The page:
Five questions: Here is what's legal (and what's not) in Oregon marijuana – The Cannabist
As Oregonians prepare to enter the new world of legal marijuana, the state wants folks to know a few things.
With the slogan “Educate Before You Recreate,” the Oregon Liquor Control Commission has launched a public education campaign to put across the message that although it will be legal for anyone over the age of 21 to possess and use marijuana starting July 1, it is not yet legal for anyone but medical marijuana patients to buy it — including bringing it back from across the border in Washington state, where recreational marijuana is already legal.
The $350,000 campaign includes paid ads, an official website with a PowerPoint presentation and posts on Facebook, Twitter and Instagram.
Five questions about Oregon marijuana, answered by the state’s new education campaign:
Under Measure 91, starting July 1, anyone over 21 in Oregon can possess up to 8 ounces of usable marijuana, such as dried buds at home and up to one ounce outside the home. You can consume marijuana at home or on private property. You can grow up to four plants per residence at home out of public view. You can make brownies and other edible products at home and receive them as gifts. And you can give away marijuana and receive it as a gift.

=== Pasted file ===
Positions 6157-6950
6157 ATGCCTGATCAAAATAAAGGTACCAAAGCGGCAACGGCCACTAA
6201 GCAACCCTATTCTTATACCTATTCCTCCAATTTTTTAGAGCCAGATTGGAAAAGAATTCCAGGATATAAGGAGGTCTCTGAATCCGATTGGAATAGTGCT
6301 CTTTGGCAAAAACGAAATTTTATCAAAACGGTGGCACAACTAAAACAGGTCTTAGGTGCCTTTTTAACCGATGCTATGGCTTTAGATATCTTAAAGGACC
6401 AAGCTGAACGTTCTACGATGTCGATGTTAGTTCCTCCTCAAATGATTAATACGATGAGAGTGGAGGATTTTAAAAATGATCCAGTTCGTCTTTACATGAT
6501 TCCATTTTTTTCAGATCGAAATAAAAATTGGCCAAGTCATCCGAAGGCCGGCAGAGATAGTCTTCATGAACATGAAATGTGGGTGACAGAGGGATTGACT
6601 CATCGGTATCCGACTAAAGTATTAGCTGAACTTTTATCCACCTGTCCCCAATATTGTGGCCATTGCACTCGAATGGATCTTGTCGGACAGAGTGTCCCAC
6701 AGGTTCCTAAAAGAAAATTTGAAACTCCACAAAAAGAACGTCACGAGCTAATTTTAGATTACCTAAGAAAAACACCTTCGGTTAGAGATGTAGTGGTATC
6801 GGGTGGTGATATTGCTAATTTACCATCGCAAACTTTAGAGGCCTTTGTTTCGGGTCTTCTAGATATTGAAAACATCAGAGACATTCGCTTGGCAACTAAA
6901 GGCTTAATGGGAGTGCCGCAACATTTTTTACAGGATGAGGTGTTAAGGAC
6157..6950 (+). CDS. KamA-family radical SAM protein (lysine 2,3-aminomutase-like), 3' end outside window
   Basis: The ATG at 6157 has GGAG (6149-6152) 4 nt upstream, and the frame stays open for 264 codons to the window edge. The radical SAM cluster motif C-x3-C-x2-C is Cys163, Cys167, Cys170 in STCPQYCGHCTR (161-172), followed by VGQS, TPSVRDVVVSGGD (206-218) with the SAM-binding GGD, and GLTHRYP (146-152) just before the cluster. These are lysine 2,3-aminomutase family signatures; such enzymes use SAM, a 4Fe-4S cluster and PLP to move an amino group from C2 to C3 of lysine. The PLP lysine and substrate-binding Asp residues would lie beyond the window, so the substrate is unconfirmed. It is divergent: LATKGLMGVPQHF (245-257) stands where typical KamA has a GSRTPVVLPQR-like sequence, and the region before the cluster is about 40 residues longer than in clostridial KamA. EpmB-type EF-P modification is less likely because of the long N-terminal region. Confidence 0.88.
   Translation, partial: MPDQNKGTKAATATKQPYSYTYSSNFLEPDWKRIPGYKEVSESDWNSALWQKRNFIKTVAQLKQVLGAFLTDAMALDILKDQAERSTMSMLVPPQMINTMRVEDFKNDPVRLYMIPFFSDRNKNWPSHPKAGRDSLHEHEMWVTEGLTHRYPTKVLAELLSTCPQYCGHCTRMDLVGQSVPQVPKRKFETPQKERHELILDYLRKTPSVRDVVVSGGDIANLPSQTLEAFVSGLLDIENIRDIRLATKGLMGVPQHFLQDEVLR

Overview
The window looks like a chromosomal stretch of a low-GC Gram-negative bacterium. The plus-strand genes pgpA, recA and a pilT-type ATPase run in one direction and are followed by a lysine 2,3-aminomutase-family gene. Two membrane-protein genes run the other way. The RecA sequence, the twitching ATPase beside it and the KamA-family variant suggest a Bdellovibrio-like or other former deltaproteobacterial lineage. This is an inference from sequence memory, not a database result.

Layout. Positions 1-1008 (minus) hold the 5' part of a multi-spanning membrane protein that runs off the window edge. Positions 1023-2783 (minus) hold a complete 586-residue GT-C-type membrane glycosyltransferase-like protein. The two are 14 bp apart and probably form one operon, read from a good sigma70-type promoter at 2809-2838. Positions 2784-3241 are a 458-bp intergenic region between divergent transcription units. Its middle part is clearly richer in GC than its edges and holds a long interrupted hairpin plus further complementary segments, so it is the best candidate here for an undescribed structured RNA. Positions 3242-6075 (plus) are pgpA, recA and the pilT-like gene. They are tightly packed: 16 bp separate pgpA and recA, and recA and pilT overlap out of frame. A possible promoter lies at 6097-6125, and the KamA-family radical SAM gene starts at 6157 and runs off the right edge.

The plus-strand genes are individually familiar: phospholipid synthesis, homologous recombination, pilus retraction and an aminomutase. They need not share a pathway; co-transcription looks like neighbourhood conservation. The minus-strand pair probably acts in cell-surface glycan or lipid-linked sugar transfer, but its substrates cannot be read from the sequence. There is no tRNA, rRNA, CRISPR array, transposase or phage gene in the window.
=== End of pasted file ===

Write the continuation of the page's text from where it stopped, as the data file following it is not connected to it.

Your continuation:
WHAT’S NOT LEGAL?
It is illegal to buy or sell recreational marijuana and to transport it across state lines. That includes buying some from a legal retail outlet in Washington state and bringing it home to Oregon. It is illegal to smoke marijuana in public or to drive while stoned. Measure 91 will not protect you if your employer prohibits drug use, especially if there is a federal connection, because marijuana remains illegal under federal law. And if your landlord prohibits smoking in your apartment, you can be evicted for smoking marijuana, but not for eating it.
WHEN CAN I BUY IT LEGALLY?
There is no hard date. The OLCC does not expect to have the chain of retail recreational marijuana growers, processors, wholesalers and sales outlets permitted and operating until late in 2016. There has been talk in the Legislature about jumpstarting that by allowing recreational marijuana sales through medical marijuana dispensaries as early as October, but that remains up in the air.
WHAT ARE PEOPLE SUPPOSED TO DO?
There is no good answer to that question. You could receive marijuana as a gift. OLCC spokesman Tom Towslee said the agency has no advice on that score, “But one of the things we learned during listening sessions around the state is that Oregonians are resourceful, and where there’s a will, there’s a way.”
WHAT WILL THE POLICE DO?
John Bishop, executive director of the Oregon State Sheriffs’ Association, says anyone buying or selling marijuana without a license is still subject to arrest. But he adds that authorities will continue to focus on large amounts of marijuana.